Faramir wept, more from shame than from his injuries, but after a while exhausted and numb with cold he drifted off into a daze, and only came fully awake again when a brilliant winter sun was striking off the fresh snow into his weary eyes.

It was almost a day since he had taken any food or drink so when the orc threw him to the ground he raked up handfuls of the crisp snow and stuffed them into his parched mouth. It tasted of bark and melted slowly, numbing his face with cold. The orcs were ignoring him for the moment, so he sat up and looked around.

They had reached a headland thrown out into the Anduin. On two sides frozen inlets stretched away, high thickets of reeds motionless in the ice, the distant peaks of the mountains of Gorgoroth clear as a knife edge in the sparkling light. The snowstorm had gone as quickly as it had come, leaving a smooth dazzling carpet of white over the forest floor and the surrounding hills. Faramir looked over at the orcs and fresh fear clutched his heart; there was a debate of some kind going on and they were gesturing in his direction. At last an orc stamped over through the snow to take hold of his arm and drag him in front of Giarsa.

In his long war with the West Sauron had learned to choose his captains with care. The rank and file orcs hardly mattered, but those who led them could mean the difference between victory and defeat. So it was that he maintained the Elves he had defiled, for they never yielded to weakness or cowardice, and although he was the great Betrayer, they never betrayed him. For without him where would they go?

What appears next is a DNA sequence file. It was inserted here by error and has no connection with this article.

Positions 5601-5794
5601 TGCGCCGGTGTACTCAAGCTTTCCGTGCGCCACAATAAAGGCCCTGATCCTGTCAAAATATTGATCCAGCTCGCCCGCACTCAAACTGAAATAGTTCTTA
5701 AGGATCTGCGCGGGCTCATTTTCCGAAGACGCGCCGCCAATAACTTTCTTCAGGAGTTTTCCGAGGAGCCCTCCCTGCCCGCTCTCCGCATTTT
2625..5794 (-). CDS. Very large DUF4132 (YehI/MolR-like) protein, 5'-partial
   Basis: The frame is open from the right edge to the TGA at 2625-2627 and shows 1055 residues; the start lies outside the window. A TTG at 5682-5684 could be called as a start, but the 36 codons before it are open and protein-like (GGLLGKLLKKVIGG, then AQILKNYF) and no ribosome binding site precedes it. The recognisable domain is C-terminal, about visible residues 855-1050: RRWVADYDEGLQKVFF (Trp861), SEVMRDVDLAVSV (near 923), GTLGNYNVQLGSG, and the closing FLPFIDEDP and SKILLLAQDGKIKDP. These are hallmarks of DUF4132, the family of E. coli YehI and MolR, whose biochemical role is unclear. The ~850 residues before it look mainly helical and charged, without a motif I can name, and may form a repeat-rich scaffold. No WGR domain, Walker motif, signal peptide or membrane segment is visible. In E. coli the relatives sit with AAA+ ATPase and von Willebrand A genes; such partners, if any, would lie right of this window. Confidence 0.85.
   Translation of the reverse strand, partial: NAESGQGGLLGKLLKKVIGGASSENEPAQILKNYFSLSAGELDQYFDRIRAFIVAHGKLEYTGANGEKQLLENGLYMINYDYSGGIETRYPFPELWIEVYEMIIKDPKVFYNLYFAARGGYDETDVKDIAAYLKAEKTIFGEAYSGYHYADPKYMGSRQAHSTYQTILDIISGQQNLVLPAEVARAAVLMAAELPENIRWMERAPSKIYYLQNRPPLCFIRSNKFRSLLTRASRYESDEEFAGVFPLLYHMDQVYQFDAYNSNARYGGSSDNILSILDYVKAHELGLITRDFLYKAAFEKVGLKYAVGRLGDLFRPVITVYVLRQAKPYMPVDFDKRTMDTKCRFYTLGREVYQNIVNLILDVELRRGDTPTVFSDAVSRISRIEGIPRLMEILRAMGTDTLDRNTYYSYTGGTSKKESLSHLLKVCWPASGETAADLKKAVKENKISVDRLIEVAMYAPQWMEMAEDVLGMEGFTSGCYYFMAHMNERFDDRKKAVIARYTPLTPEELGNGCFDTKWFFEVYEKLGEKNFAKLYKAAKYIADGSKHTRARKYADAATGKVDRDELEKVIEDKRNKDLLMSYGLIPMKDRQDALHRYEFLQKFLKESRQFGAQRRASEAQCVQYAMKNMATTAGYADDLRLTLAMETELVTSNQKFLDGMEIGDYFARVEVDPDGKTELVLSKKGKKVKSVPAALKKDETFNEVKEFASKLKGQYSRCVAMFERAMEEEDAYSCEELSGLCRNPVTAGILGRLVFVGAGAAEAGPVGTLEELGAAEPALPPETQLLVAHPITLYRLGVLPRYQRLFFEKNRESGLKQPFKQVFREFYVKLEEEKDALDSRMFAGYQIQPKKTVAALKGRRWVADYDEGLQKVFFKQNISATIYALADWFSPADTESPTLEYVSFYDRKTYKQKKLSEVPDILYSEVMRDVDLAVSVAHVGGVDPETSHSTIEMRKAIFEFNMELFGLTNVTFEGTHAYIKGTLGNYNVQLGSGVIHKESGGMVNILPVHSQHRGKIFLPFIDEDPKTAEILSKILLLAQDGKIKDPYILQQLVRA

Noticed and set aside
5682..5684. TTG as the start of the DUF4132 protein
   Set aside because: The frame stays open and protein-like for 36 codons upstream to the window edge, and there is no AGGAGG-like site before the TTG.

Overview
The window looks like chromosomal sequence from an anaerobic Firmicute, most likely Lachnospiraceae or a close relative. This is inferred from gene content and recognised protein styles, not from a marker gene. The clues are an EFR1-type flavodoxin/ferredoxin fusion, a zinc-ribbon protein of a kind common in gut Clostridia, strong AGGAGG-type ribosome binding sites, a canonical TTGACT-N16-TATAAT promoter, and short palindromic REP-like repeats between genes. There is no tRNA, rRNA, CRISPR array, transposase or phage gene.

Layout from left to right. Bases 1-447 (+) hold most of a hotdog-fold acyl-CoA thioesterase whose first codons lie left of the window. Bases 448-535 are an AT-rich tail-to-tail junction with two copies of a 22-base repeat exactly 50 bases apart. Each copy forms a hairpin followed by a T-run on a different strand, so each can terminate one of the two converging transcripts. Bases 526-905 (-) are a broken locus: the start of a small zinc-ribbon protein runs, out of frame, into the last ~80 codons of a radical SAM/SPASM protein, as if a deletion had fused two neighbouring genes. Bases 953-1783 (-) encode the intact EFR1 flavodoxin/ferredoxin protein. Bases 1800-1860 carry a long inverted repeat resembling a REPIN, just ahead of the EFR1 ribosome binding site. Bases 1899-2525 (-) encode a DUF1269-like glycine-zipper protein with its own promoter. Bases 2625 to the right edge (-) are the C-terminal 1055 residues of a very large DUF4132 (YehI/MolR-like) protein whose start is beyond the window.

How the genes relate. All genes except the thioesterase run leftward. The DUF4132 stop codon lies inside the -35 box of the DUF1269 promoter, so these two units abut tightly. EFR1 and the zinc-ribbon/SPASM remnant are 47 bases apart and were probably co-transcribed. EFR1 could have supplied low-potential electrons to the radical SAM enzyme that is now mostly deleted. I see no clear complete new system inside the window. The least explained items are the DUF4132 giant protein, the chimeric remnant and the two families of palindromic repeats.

Such a one was Giarsa, and now he heard the rising babble of frightened talk from the base-bred orcs with indifference, while he thought what he should do next.

Soon the blackcoats would find them; only night and the snowstorm had held them back. Now there was light and clear tracks through the snow for them to follow. He, Giarsa, could lead the orcs to safety along the shallows of the Anduin, screened by the reeds and willows. But he hesitated….when the little one was brought before him he studied him closely. This was no shepherd boy or drover; his tunic was of velvet embroidered with silver thread and he had the fair face and grey eyes of the high nobility of Gondor. A suspicion formed in Giarsa’s dark mind and he stepped up to Faramir, held by one of his orcs. The boy, striving to master his fear, looked up into his dark scarred face and amber eyes and then the orc said;
‘Who are you?’

Faramir was too surprised to reply. The orc used the Common Tongue, but an archaic dialect, one only heard now in courtly speech. The boy stared at
Giarsa who asked again, almost patiently;
‘Who are you? Tell me your name..’ Faramir felt the blood slowly drain out of his face and his heart thump painfully in his chest; the orc guessed who he was. What a disaster, if he realised he had the son of the Steward in his possession! The boy clenched his fists and stared bleakly at Giarsa and did not reply..

The orc stared back, turning various possibilities over in his mind. He could smell the boy’s fear. Why should he be so afraid of giving up his name? Giarsa knew, all the world knew, that the Steward of Gondor, the most powerful man in the West, had two sons. One was almost grown, a warrior. The other was a boy, of about the same age as this boy…..many ages spent in Sauron’s underworld had not dulled Giarsa’s perception. He said in a quiet, almost gentle voice;

‘Are you Faramir?’